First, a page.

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What is the difference between an infectious and non-infectious disease?

Infectious and non-infectious diseases are very different. An infectious disease can be transmitted from one person to another, while a non-infectious disease cannot be spread through person-to-person contact. 

To help you better understand the difference between infectious and non-infectious diseases, we’ve defined and compared the two below.

What is an infectious disease?

Infectious diseases are caused by pathogenic micro-organisms such as bacteria, viruses, fungi or parasites. These micro-organisms are contagious, meaning they can be transmitted from one person to another. 

Examples of infectious diseases include the common cold, COVID-19, SARS and tuberculosis. Find out more about 7 Common Infectious Diseases here.

What is a non-infectious disease?

Non-infectious diseases are not caused by pathogens and therefore cannot be spread from one person to another. Instead, non-infectious diseases are caused by factors such as genetics, malnutrition, environment and lifestyle. 

Some examples of non-infectious diseases include cardiovascular diseases (such as heart attacks and stroke), cancers, chronic respiratory diseases (such as chronic obstructive pulmonary disease and asthma), and diabetes. Other examples include Parkinson’s disease, autoimmune diseases, strokes, heart diseases, chronic kidney disease, osteoarthritis, osteoporosis, Alzheimer’s disease, and cataracts.

What are the main differences between an infectious and non-infectious disease?

1. Infectious diseases are communicable, non-infectious diseases are not

Infectious diseases are contagious, meaning that a person can contract the illness if they are exposed to carriers of the disease.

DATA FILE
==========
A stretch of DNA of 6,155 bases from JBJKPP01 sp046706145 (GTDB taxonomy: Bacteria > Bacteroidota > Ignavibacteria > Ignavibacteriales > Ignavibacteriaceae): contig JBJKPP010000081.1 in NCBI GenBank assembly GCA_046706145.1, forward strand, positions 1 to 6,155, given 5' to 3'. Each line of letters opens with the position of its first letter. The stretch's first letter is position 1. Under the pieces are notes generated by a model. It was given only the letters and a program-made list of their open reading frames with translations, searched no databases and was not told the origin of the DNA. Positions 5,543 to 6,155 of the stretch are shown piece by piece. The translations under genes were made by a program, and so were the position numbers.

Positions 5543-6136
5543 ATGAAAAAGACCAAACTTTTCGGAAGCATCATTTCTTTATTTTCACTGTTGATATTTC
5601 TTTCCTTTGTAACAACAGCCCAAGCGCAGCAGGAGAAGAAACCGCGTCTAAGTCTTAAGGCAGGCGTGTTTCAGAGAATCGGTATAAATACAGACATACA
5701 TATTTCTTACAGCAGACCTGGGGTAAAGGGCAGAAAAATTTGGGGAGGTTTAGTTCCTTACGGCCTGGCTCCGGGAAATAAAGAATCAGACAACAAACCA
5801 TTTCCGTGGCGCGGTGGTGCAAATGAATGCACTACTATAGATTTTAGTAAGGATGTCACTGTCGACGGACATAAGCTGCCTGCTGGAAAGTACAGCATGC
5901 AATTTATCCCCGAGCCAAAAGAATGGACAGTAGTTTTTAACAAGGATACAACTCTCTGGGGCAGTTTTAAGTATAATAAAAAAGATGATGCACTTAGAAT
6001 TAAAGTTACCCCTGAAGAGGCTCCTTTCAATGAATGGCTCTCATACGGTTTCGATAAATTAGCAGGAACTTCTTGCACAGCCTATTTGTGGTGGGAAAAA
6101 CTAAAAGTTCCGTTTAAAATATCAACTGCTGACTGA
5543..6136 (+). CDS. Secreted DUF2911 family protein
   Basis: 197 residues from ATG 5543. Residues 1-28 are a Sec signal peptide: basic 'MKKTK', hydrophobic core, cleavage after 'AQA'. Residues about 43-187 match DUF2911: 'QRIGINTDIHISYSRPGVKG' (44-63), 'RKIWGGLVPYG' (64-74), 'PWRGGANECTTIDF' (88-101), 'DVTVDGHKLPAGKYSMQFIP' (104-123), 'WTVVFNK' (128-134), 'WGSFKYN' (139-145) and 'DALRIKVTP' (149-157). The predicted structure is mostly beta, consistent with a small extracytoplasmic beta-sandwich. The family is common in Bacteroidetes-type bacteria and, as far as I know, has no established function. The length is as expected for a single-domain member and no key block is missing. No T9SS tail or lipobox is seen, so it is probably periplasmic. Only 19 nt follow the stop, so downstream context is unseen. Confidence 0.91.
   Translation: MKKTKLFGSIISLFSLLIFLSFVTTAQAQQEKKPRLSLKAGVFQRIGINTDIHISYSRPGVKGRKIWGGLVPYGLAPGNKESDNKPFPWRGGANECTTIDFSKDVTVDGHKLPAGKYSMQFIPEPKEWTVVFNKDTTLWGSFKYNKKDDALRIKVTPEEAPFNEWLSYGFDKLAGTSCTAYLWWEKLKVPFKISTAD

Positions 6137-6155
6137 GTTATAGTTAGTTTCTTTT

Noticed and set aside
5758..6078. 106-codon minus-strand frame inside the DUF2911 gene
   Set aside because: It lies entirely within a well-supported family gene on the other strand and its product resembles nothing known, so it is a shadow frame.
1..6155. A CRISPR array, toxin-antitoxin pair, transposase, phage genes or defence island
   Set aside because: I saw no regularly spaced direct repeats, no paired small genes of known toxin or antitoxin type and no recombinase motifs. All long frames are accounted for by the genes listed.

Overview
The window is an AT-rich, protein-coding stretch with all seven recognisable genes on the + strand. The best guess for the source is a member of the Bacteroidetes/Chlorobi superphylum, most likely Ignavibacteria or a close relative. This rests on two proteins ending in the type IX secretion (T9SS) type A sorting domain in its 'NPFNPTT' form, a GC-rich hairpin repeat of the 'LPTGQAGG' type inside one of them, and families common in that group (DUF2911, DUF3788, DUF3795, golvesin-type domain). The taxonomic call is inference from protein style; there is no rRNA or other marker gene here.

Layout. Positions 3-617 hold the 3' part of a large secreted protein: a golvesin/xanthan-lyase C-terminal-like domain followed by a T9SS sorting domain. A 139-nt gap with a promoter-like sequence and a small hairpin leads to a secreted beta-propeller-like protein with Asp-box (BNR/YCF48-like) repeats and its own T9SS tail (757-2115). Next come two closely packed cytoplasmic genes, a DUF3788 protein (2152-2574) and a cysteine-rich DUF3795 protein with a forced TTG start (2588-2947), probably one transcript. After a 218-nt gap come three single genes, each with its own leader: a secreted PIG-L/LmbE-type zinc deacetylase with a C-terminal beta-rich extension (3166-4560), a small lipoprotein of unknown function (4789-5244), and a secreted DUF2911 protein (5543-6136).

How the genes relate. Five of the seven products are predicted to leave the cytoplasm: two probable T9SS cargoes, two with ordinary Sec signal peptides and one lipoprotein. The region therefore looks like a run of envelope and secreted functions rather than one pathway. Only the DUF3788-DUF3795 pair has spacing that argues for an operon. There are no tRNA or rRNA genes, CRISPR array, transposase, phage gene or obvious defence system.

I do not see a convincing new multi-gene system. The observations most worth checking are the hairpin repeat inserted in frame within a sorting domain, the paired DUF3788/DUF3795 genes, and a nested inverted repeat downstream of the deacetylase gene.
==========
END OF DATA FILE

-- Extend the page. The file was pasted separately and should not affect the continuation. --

As we have witnessed with the rapid spread of COVID-19, infectious disease can be easily transferred through direct contact. This includes when someone comes into contact with an infected person for a period of time, their body fluids, or surfaces that the disease carriers have touched. 

Non-infectious diseases, however, are non-communicable, meaning they cannot be transmitted through exposure to a carrier. Instead, they appear or grow due to factors such as gene mutations, malnutrition, environmental toxins and lifestyle.

2. Infectious diseases are caused by the transmission of a pathogen

Infectious diseases are transmitted from person-to-person through the transfer of a pathogen such as bacteria, viruses, fungi or parasites. A non-infectious disease cannot be transmitted through a pathogen and is caused by a variety of other circumstantial factors.

3. Prevention strategies for infectious disease focuses on stopping the spread

Infectious disease and non-infectious disease require different prevention strategies to protect individuals or groups from falling ill. 

Prevention strategies for infectious disease focus on isolating individuals who have the disease to protect the broader population, and vaccinating against known strains to prevent transmission.